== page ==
Thank you for putting together this clear and informative post. Airbus FBW was designed from the ground up. Very different from what would seem the somewhat patchwork nature of some of the 737Max implementation.
Ok understood, but I guess what is throwing me off is what is stopping the pilots from literally just flying the aircraft? they have all the visual references in the world....its day light, its clear. Will the aircraft not respond to control column inputs?
In general, yes. The first rule is to fly the aircraft.
However, there are exceptions. In a FBW Airbus, if you're in Normal Law pulling back further will lead to a stall, the aircraft will not pitch up further.
Note that this is not a bad thing...
Not true. Fake news. Debunked up thread.
You're saying that flying for some reputedly dodgy airline is less safe than driving a car?
I think you mean Alternate law, you cannot stall like that in Normal mode.
Oops. My statement was slightly unclear, but you'll note I said "the aircraft will not pitch up further".
What I meant was that in Normal law, if pulling back further takes you beyond Alpha Max, the aircraft will inhibit further pitch up.
the captain starts flying solo and becomes an instructor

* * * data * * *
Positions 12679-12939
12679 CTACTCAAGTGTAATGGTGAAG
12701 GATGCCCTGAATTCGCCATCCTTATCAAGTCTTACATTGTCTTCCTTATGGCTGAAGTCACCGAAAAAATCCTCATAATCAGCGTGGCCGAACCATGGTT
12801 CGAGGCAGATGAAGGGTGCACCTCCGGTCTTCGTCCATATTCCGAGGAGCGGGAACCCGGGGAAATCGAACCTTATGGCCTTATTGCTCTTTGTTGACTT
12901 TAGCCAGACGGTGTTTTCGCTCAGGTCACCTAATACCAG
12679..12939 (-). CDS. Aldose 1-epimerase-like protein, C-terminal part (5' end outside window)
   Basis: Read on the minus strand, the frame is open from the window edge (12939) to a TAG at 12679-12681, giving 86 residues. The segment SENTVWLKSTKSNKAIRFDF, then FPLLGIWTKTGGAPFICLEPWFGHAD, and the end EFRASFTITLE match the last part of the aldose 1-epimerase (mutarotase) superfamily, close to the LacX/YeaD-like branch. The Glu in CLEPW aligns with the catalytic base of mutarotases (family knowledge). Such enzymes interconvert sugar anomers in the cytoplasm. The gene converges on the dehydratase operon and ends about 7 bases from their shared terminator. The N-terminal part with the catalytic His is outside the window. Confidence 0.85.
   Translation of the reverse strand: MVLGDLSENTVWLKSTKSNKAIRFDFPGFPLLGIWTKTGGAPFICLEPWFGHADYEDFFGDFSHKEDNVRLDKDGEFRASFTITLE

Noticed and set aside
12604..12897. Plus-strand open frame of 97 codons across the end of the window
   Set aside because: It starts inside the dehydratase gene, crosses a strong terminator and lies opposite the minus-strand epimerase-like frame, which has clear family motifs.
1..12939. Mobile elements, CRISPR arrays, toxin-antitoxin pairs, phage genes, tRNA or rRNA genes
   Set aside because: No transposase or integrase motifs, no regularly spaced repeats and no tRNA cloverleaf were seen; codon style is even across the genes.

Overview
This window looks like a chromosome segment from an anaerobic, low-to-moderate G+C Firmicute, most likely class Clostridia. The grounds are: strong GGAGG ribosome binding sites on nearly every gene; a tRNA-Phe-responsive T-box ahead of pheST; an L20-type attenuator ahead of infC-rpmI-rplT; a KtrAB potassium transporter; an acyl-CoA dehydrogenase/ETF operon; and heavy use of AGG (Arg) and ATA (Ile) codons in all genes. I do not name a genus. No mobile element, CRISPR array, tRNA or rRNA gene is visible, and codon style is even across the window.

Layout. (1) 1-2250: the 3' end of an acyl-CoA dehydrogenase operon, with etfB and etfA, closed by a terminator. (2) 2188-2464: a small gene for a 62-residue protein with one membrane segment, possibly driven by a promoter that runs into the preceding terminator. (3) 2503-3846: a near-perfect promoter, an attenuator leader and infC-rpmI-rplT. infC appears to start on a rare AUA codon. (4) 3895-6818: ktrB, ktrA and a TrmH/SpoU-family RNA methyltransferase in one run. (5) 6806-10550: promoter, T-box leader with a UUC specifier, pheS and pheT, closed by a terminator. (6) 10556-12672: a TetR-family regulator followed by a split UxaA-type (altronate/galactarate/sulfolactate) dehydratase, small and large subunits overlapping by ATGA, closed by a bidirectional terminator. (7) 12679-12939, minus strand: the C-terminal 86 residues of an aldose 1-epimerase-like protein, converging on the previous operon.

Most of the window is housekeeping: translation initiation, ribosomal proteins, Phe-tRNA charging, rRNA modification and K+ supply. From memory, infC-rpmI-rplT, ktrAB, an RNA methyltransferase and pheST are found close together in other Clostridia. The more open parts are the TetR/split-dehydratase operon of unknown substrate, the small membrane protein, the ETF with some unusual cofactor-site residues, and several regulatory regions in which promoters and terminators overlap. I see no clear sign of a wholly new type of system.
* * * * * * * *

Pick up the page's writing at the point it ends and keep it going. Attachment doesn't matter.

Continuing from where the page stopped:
Good CRM should prevent that from happening.
CRM requires resources, what resources does a 200 hour pilot offer? Little experience beyond blind compliance and whatever was passed on in simulated emergencies. Can you give the hand flying of a damaged plane to the 200-hour pilot? Can you let him run QRH procedures without monitoring the actions taken while hand flying the plane. Would you trust a 200-hour pilot to land in CAT I mins without autopilot and the captain dead?
Granted, a 200-hour pilot doesn't have a lot of experience, but it depends on training. A number of major international carriers put 300-hour pilots in the right-hand seat, and militaries will happily send 300-hour pilots solo in a high performance jet. There's a difference between 300 hours tooling around in a bugsmasher vs airline targeted ab initio training.
Last edited by Starlionblue
on Mon Mar 11, 2019 11:27 pm, edited 3 times in total.
"There are no stupid questions, but there are a lot of inquisitive idiots." - John Ringo